Here, I'm not so much interested in Dennett's ideas on consciousness as I am in his ideas concerning privileged access.

 

I like the opening idea that there is the folk-belief among people that everyone is an expert on their own consciousness. After all, they have a direct relationship with their own consciousness, and this, thereby, makes them an expert on consciousness.

 

I'm not all that impressed with this talk -- not that it's not good -- but he really only presents one piece of evidence, and we are lead to the inference that we don't know our own minds only indirectly through that evidence. I was hoping for something a bit stronger.

 

I like though how he incorporates real time thought experiments into his work.

 

http://www.youtube.com/watch?v=fjbWr3ODbAo&feature=player_embedded

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Perhaps you've forgotten, or were never aware of, our previous discussion of “letting daylight into magic” when Batchelor said:

“Tibetan Buddhists regard these gods, whether of the unawakened or awakened variety, as conscious, autonomous beings, every bit as real as you or I.

"The main difference between it and other religious worldviews is that Buddhists know all these gods to be empty of any inherent reality. Everything, they would say, is merely an appearance as ephemeral and insubstantial as a dream. Such statements have led some in the West to assume that the gods of Tibetan Buddhism are no more than archetypal symbols: they perform a psychological function in the process of spiritual transformation, but only the naive would say they represent beings independent of the practitioner?s own mind. Yet however useful this kind of Jungian interpretation may be, it is not how most Tibetan lamas understand the world they inhabit.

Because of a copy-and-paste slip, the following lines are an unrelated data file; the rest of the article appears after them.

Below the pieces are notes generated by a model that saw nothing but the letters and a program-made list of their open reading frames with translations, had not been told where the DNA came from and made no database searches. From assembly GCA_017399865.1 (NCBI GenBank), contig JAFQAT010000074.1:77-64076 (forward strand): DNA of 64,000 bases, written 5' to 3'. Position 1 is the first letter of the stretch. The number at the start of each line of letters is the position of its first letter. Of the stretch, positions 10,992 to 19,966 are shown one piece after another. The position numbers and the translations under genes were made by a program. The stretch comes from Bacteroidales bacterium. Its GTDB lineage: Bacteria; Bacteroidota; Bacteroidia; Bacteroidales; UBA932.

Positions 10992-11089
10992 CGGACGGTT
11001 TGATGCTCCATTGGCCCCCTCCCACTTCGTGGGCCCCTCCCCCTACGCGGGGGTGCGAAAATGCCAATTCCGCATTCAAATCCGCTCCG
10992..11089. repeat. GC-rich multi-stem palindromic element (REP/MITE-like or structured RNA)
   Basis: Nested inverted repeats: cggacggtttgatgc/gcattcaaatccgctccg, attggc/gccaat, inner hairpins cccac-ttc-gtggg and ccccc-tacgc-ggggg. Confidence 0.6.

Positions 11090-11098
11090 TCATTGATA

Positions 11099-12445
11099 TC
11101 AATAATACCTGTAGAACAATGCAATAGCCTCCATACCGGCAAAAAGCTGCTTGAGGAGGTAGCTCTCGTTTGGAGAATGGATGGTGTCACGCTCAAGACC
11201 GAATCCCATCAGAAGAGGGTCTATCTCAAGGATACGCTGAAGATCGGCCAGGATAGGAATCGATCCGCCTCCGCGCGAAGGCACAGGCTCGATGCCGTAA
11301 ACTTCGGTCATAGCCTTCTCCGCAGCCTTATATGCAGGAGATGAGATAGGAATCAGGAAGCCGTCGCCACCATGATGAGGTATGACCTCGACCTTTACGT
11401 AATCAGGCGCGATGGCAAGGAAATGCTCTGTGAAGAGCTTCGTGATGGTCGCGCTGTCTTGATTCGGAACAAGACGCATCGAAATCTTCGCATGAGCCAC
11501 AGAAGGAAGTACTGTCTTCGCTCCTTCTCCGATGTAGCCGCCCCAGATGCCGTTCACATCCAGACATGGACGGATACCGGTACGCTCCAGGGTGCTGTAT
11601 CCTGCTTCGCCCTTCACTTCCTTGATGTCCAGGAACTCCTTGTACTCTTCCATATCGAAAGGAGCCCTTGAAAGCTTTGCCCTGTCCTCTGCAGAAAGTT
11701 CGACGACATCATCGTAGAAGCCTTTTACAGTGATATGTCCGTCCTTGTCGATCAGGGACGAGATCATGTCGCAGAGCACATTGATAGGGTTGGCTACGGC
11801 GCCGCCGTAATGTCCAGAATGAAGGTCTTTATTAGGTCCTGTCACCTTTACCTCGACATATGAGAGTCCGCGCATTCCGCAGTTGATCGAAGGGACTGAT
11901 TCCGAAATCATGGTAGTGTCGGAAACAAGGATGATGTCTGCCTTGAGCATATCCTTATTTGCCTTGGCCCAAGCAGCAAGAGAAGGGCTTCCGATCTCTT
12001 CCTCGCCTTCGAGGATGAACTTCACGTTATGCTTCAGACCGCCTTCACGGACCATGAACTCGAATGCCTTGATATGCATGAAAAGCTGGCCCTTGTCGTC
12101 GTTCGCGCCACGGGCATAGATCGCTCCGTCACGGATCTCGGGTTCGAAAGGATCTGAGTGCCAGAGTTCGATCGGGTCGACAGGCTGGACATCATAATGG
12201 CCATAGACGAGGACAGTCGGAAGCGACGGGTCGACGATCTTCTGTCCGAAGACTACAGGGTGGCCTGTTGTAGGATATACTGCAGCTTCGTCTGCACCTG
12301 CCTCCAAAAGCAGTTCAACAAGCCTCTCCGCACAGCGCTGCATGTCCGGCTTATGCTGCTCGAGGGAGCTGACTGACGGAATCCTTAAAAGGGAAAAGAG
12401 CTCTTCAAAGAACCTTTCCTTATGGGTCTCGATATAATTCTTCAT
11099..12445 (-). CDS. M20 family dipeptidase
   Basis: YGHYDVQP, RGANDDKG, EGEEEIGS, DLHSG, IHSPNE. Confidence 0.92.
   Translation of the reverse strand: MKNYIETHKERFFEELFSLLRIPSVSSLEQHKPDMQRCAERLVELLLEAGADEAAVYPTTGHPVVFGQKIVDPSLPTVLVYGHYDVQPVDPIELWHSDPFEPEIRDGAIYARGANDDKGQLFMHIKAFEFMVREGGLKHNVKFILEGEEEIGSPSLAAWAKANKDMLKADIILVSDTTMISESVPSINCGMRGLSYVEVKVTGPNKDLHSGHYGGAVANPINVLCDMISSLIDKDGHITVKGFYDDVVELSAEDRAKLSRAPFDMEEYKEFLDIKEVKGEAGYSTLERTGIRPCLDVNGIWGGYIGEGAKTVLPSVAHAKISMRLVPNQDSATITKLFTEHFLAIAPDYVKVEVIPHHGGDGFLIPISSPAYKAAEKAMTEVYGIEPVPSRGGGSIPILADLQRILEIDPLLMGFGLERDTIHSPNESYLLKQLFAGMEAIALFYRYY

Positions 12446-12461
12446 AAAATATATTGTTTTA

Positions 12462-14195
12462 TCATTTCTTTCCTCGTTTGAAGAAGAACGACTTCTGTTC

“For gods to be empty of inherent existence does not mean that they cannot be autonomous beings capable of making choices and existing in their own heavenly realms. In this sense they are no different from humans, who are likewise empty but perfectly capable of making decisions and living their own unique and fallible lives. The doctrine of emptiness only teaches us to see ourselves and the world in a way that frees us from the reification and egoism that generate anguish. To say the world is empty neither affirms nor denies the claims of any cosmological theory, be it that of ancient India or modern astrophysics.”

Sometimes the link to the stored discussions isn't working. One can also view Batchelor's article here.
Hi, e,

Yes, I've definitely seen people who are apparently "malevolently possessed" by the demon of alcohol -- I am calling my step-father's dark, brooding, utterly altered face to mind right now -- and, no, I don't at all believe that there is a "real demon" in the alcohol that takes folks over (if we mean by that some disembodied, self-existing entity). But, while even the alcohol and my step-father are "empty," under Buddhist analysis, both the alcohol and his face carried "ontological weight" in the sense I am using the term here. I used to try to avoid using ontological language altogether (influenced by my then-understanding of Buddhist anti-realist rhetoric), but now I'm taking a different tack -- speaking in terms of an enactive ontological pluralism (which does not presuppose inherent self-existence).

Best wishes,

B.